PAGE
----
Life as War. South Koreans shout "Fighting" in English when they cheer sports teams, ship off children to colleger entrance exams, and toast each other at a team-building office party. Korean also say "Gonbae" (cheers) or "Dry your glass" - when they toast which means "Bottoms Up!"
Expressions of war or struggle, litter everyday talk. Cars honk in a "war for parking space" (juchajeonjaeng) in Seoul, where traffic is an ordeal.
In an "exam war" (ipsijeonjaeng), wealthy parents spend thousands of dollars a month on private tutoring for their children to pass university entrance exams. A family's reputation still rises and falls on whether its kids get into college. For days ahead of the exams, mothers pray all night at Buddhist temples and Christian churches. On exam day, always in the winter, mothers bundle up and pray outside the school, some holding prayer beads.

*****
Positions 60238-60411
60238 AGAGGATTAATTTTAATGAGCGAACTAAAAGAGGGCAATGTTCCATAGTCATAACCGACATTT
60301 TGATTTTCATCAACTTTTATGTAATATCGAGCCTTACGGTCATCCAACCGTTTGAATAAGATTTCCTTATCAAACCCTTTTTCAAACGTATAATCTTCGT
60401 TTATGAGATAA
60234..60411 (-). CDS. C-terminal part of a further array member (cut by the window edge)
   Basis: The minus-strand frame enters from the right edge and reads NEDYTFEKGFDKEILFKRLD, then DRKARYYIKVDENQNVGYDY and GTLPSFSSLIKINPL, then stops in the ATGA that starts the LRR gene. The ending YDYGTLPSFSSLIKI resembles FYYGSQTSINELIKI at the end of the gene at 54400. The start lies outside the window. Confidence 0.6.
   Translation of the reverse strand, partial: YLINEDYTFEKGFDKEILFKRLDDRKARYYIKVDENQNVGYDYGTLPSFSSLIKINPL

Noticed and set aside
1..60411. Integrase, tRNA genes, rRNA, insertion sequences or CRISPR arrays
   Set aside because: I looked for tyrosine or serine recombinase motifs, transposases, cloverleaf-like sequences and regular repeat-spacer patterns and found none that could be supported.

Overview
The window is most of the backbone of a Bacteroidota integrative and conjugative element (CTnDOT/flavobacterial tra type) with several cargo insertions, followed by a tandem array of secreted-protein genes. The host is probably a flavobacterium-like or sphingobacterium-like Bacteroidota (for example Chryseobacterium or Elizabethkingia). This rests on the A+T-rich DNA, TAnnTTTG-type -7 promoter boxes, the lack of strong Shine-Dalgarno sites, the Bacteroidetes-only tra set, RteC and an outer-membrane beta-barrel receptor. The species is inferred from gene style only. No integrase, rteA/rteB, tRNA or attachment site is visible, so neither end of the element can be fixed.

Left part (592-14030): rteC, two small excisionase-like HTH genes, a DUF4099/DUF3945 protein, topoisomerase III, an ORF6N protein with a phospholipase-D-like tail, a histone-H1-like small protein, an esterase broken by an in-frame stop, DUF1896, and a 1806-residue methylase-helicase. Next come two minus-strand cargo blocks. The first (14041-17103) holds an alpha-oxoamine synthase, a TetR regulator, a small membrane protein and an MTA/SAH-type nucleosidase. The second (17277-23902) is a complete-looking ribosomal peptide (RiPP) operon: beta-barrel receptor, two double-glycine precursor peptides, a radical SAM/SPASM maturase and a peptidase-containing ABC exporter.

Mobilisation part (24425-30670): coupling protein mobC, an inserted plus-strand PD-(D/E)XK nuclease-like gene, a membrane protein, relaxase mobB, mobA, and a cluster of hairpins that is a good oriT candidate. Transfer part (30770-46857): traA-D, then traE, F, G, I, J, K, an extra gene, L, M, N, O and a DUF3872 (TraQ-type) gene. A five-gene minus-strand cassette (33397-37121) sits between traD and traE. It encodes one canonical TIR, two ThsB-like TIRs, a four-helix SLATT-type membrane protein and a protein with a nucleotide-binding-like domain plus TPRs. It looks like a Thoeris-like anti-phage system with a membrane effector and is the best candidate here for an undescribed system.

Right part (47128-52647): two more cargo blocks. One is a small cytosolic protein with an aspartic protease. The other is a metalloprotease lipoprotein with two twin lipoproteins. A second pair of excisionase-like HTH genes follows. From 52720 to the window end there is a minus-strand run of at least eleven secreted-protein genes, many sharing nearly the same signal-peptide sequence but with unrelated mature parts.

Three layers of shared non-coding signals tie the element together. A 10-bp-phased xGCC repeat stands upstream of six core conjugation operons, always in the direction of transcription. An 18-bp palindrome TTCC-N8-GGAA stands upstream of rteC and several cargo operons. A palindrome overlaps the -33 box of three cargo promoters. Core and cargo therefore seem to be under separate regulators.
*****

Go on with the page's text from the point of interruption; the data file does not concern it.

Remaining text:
On big holidays, millions of Koreans hit the roads in a "going home war" (gwihyangjeonjaeng). They head for hometowns to perform ancestral rites.
The origins of all this fighting talk may lie partly in Korea's violent history and the South's underdog drive to succeed in the shadow of two big powers, China and Japan. Korean endured repression and deprivation during Japan's colonial rule and rose from the ruins of the Korean War to build one of the world's biggest economies.